You’ve seen lots of family movies showing cute, but spirited dogs. Beethoven comes to mind as the St. Bernard who lovingly destroyed his family’s home. And there is the Shaggy Dog where the Father is actually transformed into the dog and has many humorous adventures. How many of us read Marmaduke or loved Scooby-Do the dynamic Great Danes of cartoon/comic hall of fame.
As you watch TV you are bombarded with the trailers for Marley and Me. It reminded me when a friend lent me this book when our dog was very young…and very spirited. She didn’t pull tables down, steal the Thanksgiving turkey, or even knock over the Christmas tree. She never really was a fiend for chewing things, but she seemed to have a fondness for retainers (she notched her “collar” with four confirmed kills) and gum wrapped in toilet paper fished out of the wastebasket (all of our cans were converted to ones with lids). She also claimed a great deal of chapstick over the years.
As I look back, it really wasn’t too bad (memories can be kind). As we were going through the two-year-long puppy stage, I couldn’t bring myself to read the book. It was a frustrating time and really didn’t want to read about someone else’s problem dog. I returned the book unread a few years ago.
All of a sudden our dog turned two. She was transformed from the frustrating puppy to the kinder, gentler friend and family member. No more sharp teeth, no more little (and sometimes not so little) presents around the house. I actually thought that this dog thing might just work for us. Our family developed a system to live with a dog and life progressed. The kids grew older. Hampton started to get a little gray in her beard.
She became a trusted member of the family and was allowed on certain pieces of furniture. She had a favorite ottoman near a window in the den where she watched the neighbors walk by (and barked at them) most evenings. It might sound like she was a good watch dog, but that was not her calling as we often heard folks come to the front door long before she would even stir. Once she got going though her bark was pretty impressive although the wagging tail gave away her true demeanor.
We soon discovered that she only obeyed the furniture rule when we were around and awake. After a few years, she really didn’t even bother hide her larceny until we chased her from the furniture. It was hard to be too mad at her, as she really seemed to love soft places to lie. It wasn’t unusual to catch her on a piece of furniture with her head resting on one of her favorite plush squeaky toys. She was most fond of the ones that squeaked and were in the shape of real animals. Very few of the internal squeakers lasted more than a few days.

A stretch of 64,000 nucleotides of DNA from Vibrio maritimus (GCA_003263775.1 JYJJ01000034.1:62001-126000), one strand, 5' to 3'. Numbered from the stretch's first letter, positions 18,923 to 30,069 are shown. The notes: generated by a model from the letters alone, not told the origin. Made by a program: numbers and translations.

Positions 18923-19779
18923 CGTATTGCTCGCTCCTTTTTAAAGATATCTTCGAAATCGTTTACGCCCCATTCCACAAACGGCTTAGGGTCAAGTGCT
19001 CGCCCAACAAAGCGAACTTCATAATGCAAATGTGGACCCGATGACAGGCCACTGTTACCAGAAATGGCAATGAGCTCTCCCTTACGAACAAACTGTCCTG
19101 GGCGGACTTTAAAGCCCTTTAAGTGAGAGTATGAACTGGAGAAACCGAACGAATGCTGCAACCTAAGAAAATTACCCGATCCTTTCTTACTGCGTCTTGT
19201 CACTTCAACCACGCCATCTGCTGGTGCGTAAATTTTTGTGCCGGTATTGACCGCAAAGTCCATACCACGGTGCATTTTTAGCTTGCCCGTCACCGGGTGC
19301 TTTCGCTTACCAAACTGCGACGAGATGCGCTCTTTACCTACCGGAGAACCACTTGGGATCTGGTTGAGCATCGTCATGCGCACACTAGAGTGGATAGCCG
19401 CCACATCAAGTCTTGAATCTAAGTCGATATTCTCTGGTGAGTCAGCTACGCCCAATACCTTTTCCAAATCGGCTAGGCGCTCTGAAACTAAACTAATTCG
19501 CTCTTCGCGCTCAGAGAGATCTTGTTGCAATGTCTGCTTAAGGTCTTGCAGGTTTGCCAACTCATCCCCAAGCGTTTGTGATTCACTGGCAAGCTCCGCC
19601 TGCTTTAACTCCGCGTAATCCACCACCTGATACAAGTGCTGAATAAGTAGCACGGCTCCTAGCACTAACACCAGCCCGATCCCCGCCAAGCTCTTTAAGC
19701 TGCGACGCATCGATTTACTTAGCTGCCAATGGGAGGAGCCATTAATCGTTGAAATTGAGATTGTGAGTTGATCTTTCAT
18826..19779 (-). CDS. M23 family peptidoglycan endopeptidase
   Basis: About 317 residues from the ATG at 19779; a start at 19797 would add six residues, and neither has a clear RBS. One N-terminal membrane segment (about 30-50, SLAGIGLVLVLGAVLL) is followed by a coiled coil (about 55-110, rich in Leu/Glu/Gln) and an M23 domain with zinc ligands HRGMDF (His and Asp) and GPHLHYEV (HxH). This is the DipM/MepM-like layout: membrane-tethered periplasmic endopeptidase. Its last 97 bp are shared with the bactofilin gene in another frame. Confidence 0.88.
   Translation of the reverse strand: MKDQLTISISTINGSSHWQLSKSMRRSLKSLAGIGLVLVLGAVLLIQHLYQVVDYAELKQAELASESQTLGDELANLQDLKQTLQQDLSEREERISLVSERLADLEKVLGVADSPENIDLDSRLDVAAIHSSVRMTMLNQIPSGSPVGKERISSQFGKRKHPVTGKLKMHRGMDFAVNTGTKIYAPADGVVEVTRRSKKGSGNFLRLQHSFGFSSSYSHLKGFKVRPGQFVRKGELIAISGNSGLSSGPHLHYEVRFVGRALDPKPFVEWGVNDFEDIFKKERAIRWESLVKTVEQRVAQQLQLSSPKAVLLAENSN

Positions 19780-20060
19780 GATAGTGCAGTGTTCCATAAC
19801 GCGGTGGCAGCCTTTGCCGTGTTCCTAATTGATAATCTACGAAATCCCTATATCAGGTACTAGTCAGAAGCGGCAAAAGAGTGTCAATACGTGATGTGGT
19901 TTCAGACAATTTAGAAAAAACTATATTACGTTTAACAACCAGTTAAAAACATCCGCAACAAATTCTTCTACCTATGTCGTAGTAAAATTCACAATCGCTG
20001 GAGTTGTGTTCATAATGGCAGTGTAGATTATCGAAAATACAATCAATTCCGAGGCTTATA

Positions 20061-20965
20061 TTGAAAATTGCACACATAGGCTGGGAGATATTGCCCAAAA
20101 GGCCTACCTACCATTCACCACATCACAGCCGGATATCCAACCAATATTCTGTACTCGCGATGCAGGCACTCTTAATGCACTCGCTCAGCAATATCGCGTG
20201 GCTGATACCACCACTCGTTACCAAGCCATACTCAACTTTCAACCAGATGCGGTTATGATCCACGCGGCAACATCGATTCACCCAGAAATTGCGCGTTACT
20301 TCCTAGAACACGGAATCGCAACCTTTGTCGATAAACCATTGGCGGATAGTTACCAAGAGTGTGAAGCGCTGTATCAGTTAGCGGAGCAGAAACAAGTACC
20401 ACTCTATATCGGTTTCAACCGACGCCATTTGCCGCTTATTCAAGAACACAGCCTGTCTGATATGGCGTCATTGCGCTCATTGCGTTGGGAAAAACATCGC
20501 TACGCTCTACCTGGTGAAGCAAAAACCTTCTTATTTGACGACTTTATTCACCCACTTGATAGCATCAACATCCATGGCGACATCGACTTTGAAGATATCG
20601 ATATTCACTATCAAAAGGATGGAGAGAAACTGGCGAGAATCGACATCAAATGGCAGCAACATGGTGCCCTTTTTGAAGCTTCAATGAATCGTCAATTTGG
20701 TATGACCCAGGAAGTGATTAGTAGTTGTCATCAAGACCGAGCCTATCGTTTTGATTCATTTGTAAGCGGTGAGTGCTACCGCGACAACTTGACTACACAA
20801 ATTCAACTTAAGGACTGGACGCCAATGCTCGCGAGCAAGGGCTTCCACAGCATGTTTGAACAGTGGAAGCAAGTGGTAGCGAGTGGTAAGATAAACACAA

One of my favorite things about her was how she seemed to know when I came home before I backed fully into our driveway. Each day when I would back into my spot I could look through our back window and sure enough Hampton would be standing on our love seat looking at me. She had a way of crossing her paws along the back of the chair. I could see the white spots on her front paws.
Her mother was a chocolate lab and we never new much about the father. I joked that it was whatever male jumped over the fence in late September of 2004. When we saw pictures of her litter, she was the only one with the little white on her paws and a white patch on her breast. It’s why we picked her.
I’ll miss seeing her looking at me through the back window most. She seemed healthy until a few weeks ago when everything seemed to go wrong for her. We tried an aggressive treatment regimen and it seemed to be working. I came home from work a few weeks ago and to my delight there she was looking at me. Unfortunately it didn’t last. She fought hard, but we had to let her go a few hours ago. We were all there with her at the end. Intellectually I know it was for the best, but it doesn’t make it any easier. She was with us for too short a time.
We’ll miss you Hampton!